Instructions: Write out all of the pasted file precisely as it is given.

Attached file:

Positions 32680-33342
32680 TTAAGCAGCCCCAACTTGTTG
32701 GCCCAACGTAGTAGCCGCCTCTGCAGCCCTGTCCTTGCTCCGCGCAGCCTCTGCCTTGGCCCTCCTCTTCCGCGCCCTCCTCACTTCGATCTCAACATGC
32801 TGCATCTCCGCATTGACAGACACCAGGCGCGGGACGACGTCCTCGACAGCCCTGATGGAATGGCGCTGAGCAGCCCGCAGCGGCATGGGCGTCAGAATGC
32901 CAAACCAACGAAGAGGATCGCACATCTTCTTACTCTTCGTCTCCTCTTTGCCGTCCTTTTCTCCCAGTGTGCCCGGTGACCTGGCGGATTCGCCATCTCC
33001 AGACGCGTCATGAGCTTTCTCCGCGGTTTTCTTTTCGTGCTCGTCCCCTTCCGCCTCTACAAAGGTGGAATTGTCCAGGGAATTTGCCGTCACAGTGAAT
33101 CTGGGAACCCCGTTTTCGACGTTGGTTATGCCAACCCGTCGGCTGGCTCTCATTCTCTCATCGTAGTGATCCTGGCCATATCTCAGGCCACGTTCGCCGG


Positions 32680-33342
32680 TTAAGCAGCCCCAACTTGTTG
32701 GCCCAACGTAGTAGCCGCCTCTGCAGCCCTGTCCTTGCTCCGCGCAGCCTCTGCCTTGGCCCTCCTCTTCCGCGCCCTCCTCACTTCGATCTCAACATGC
32801 TGCATCTCCGCATTGACAGACACCAGGCGCGGGACGACGTCCTCGACAGCCCTGATGGAATGGCGCTGAGCAGCCCGCAGCGGCATGGGCGTCAGAATGC
32901 CAAACCAACGAAGAGGATCGCACATCTTCTTACTCTTCGTCTCCTCTTTGCCGTCCTTTTCTCCCAGTGTGCCCGGTGACCTGGCGGATTCGCCATCTCC
33001 AGACGCGTCATGAGCTTTCTCCGCGGTTTTCTTTTCGTGCTCGTCCCCTTCCGCCTCTACAAAGGTGGAATTGTCCAGGGAATTTGCCGTCACAGTGAAT
33101 CTGGGAACCCCGTTTTCGACGTTGGTTATGCCAACCCGTCGGCTGGCTCTCATTCTCTCATCGTAGTGATCCTGGCCATATCTCAGGCCACGTTCGCCGG